If you sometimes get bored of your watch, here is an inexpensive way to change the look by adding a NATO strap option. NATO straps are an inexpensive and functional alternative to conventional leather and stainless steel straps. With a small collection of straps you can change the look of your watch in a few seconds.


The strap that collectors call “NATO” (not to be confused with the Rhino, Waterborne, or Maratec Zulu straps) is based upon the standard watch strap issued by the British Ministry of Defense (MOD). Called the “G10” by members of the British military because of the form used to requisition the strap (and other items) from inventory, the reason it got its “NATO” name is because the strap has a NSN or NATO Stock Number which identifies this type of strap. Incidentally, the actual military spec strap comes in only one color (Admiralty Grey) and one width (20mm). The hardware specs have not changed (chrome plated brass), though at least some of the straps currently issued have stainless steel fittings. And there are actually TWO NATO stock numbers for the straps: Army/Navy (6645-99-124-2986) and RAF (6645-99-527-7059).

Here are 8 steps that should take you under 10 minutes:
1.Place your watch face down on flat, soft surface.
2.Place the strap removal tool in between the strap and base of the watch. Carefully pull the pin inward toward the strap. The pin should retract enough to be pulled away from the base of the watch. Remove the strap and repeat the process with the other strap.

3.Remove the pins from both straps and place off to the side. Move the old strap out of the way.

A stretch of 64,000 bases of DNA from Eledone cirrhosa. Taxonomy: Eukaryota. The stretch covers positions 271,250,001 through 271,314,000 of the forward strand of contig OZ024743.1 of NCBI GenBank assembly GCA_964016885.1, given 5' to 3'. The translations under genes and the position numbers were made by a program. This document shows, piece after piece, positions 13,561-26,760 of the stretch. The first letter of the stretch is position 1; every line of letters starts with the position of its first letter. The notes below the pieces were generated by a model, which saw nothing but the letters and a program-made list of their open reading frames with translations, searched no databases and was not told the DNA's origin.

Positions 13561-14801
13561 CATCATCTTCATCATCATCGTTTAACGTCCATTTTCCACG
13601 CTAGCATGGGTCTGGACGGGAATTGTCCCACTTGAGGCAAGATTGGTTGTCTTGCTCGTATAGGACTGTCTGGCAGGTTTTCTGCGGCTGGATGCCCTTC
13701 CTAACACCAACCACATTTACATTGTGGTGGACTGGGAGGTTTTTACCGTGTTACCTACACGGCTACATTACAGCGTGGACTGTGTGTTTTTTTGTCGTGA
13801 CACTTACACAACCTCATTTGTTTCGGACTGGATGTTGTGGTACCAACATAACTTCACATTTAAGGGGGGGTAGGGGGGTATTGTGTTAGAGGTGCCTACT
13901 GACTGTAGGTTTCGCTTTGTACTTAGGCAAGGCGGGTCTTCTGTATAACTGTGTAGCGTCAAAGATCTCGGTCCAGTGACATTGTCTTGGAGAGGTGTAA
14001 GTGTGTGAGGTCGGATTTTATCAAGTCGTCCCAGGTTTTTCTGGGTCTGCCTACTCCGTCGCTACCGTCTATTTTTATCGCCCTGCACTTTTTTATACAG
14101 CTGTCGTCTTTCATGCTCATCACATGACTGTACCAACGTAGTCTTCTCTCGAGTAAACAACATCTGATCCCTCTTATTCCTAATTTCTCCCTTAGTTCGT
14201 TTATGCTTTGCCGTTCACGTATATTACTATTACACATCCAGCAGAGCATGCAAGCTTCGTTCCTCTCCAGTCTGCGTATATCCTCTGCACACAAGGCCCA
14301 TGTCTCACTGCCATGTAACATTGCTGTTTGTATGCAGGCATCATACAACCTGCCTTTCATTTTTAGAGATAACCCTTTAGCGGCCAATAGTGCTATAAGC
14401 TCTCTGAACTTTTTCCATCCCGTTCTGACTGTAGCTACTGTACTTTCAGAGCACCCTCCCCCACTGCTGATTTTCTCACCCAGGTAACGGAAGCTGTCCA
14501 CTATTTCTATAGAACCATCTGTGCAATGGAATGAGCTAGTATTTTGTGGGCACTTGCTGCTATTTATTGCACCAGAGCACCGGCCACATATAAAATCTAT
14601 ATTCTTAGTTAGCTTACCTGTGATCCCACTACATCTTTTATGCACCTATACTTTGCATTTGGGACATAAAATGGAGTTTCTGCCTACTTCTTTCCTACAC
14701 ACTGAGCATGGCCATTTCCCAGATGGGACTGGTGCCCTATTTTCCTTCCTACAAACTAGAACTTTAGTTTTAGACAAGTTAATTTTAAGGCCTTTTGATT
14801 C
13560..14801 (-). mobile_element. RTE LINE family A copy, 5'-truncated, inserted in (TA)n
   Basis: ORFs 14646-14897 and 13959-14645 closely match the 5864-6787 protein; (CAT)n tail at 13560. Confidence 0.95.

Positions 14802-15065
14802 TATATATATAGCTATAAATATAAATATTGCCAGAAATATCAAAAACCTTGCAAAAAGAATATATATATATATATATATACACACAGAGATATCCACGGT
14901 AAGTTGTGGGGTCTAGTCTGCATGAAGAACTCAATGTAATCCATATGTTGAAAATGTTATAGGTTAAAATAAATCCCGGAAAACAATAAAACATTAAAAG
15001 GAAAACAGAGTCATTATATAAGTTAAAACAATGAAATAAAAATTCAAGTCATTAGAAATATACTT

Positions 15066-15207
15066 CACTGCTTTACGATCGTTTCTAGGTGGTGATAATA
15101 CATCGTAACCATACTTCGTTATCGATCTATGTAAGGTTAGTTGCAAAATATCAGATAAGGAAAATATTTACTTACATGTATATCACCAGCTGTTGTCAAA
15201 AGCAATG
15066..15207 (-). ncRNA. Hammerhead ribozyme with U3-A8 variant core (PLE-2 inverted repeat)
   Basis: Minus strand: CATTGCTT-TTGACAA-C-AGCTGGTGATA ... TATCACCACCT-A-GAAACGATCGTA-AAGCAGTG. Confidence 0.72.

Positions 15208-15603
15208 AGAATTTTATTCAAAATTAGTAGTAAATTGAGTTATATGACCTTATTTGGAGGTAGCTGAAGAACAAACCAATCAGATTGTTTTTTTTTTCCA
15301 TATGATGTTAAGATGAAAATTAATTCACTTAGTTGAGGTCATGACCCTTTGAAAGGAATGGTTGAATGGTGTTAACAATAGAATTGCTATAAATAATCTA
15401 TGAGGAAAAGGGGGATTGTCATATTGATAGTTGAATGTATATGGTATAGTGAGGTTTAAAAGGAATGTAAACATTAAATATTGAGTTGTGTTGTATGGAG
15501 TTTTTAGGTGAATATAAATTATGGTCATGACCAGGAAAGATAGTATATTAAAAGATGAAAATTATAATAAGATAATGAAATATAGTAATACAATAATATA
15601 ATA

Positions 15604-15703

4.Using the strap removal tool we need to reattach the pins to the watch without a strap. Start by placing one side into the empty hole and holding that in place. With the top of the tool, retract the other side and carefully insert it into the hole on the opposite side. Be cautious not to scratch the watch. If you retract the pin too much before you set the pin, it could spring out and be difficult to find.  Repeat on the opposite side.

5.Once you have both pins in place without a strap it is now time to place your NATO strap into position.

6.Start at the top of the watch with the watch face toward you. Feed the strap through the pin and across the back of the watch looping back through the bottom pin. Pull the strap until all the slack is gone.
7.Take the bottom of the strap and attach it to the remaining loose piece. This piece will have a metal loop for you to feed your strap into. Make any slight adjustments needed so that your NATO strap is now flat.
8.Fasten your watch as normal and take the excess and tuck it into the top metal loop.

You will need to do some research on the size of your watch. If you have multiple watches that vary in size, you can get away with a slightly smaller width (20mm will work on a 22mm watch).  These straps come in various sizes from 18mm to 24mm. A useful guide can be found here from Strap Freak. The watch shown above is from Spinnaker Watches.

We have linked to the strap removal tool and a few NATO strap options below.

History of the NATO strap Via wristwatchreview.com

Ryan Sprance is the Founder and Chief Strategist of Kaihatsu Media, a Digital Marketing agency focused on developing brand awareness and sales growth through social media, optimizing digital marketing spend and developing Influencer Marketing programs. He is also the Creator & Editor-In-Chief of TheStylishMan.com, a men's lifestyle media company focused on Fashion, Fitness, Grooming, Gadgets and Guy Stuff and a Contributing Editor at Julius, a data driven Influencer Marketing platform.